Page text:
Menlo honors Prof. Philip Bucksbaum the winner of the Norman F. Ramsey Prize 2020
“We can now make X-ray movies of the internal motion of molecules”
As a Co-Sponsor of the Norman F. Ramsey Prize 2020 of the American Physical Society, Menlo System congratulates Philip H. Bucksbaum. In this interview the American atomic physicist talks about the fascinating development of his research field – the interaction between light and matter.
Philip H. Bucksbaum was awarded with the Norman F. Ramsey Prize in Atomic, Molecular and Optical Physics 2020 by the American Physical Society. Philip H. Bucksbaum is Marguerite Blake Wilbur Professor in Natural Science in the Departments of Physics, Applied Physics, and Photon Science at Stanford University and the SLAC National Accelerator Laboratory. He was recognized with the prize for pioneering explorations of ultrafast strong field physics from the optical to the X-ray regime. As a Co-Sponsor of the Ramsey Prize Menlo System warmly congratulates Philip H. Bucksbaum. With science journalist Thorsten Naeser Philip Bucksbaum talked about his research, his aims and his visions as well.
Menlo Systems: Congratulations on winning the Norman F. Ramsey Prize 2020.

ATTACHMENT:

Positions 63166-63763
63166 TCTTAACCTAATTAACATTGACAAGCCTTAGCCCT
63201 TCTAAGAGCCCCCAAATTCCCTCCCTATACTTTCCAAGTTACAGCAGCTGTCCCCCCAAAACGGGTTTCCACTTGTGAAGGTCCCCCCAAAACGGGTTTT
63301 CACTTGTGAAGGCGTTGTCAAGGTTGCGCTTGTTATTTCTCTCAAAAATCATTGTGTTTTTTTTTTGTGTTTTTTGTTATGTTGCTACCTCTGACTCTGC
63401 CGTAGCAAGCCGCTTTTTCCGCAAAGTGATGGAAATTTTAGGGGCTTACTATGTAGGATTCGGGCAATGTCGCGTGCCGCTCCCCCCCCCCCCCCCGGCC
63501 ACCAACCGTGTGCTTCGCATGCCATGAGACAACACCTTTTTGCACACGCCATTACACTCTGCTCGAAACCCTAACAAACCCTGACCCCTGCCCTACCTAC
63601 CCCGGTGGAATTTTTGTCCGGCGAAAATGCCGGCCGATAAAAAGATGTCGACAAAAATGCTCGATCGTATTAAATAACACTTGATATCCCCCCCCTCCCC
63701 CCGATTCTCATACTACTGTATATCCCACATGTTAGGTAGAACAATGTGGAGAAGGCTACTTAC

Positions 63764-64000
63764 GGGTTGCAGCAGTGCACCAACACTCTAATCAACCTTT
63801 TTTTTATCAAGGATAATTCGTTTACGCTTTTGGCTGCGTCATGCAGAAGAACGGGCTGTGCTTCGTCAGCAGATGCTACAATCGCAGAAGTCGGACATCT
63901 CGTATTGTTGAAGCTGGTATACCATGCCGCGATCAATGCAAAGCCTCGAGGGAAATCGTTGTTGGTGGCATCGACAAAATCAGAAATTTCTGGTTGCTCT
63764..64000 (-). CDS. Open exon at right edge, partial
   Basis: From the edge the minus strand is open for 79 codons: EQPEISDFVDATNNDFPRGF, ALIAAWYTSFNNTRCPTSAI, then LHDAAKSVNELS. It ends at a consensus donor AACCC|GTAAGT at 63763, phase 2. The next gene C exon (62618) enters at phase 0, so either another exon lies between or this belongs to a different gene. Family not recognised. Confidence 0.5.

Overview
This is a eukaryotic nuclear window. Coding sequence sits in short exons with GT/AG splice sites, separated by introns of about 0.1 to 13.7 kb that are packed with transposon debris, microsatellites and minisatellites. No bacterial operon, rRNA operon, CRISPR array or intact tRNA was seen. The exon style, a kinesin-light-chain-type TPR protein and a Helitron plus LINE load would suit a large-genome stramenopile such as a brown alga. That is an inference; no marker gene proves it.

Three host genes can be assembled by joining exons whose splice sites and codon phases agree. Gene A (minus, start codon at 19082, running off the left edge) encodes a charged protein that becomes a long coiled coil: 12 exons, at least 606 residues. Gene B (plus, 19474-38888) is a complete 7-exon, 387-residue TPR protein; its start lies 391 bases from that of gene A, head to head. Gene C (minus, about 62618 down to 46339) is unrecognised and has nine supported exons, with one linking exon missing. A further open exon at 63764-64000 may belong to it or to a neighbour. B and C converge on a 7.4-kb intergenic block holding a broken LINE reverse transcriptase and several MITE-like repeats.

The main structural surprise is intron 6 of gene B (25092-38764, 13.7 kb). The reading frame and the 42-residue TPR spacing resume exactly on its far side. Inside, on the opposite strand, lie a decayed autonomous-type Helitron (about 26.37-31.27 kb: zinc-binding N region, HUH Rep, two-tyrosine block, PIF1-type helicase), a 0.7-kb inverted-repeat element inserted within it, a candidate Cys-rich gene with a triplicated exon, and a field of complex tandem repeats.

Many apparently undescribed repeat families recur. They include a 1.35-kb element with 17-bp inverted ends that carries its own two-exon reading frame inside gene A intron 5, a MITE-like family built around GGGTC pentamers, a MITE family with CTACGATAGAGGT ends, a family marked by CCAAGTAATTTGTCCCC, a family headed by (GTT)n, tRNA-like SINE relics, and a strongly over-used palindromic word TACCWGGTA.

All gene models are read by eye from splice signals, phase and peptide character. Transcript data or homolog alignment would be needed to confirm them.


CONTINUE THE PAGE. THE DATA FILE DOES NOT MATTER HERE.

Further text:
Philip Bucksbaum: Thanks, this is a wonderful honor.
An important part of your work deals with the interaction between laser light and matter. Can you give us a short overview over the research field?
The fundamental theory of light-matter interactions has been well-established for nearly a century. Much of what we know about the structure of atoms and molecules came from experiments like photoionization that use light as a weak probe. The theory predicts what we see about as well as any physical theory in history.
But powerful laser sources interact in ways that can’t be understood so simply, because the fields in the laser light are no longer weak. Focused light from a modern ultrafast laser can overwhelm the internal binding of electrons to the nuclei, and literally pull electrons away, a process called field ionization.
A number of new phenomena appear when electrons are field ionized, with names like above-threshold ionization, high harmonic generation, nonsequential multiple ionization. These retain some of the familiar quantum signatures of the photoelectric effect; but they also appear in many ways like classical plasmas inside atoms and molecules.
The timescale for electron motion in these strong fields is very fast – in fact, we use the word “ultrafast” to describe it. Over the past 25 years we have taken advantage of many advances in ultrafast laser source technology. One of these advances, chirped-pulse amplification, is well-known because it earned a Nobel Prize in Physics in 2018 for the inventors, Strickland and Mourou. These steady advances in laser technology have driven the duration of a table-top laser pulse well below the picosecond (trillionth of a second) range where we started in the 1980s through the femtosecond range, and now well into the range attosecond pulse duration. And this is important, because light traverses a molecule in about one attosecond, a billionth-billionth second; and electrons in molecules typically travel across the same distance in a few hundred attoseconds. So this means we can now study that electron motion directly.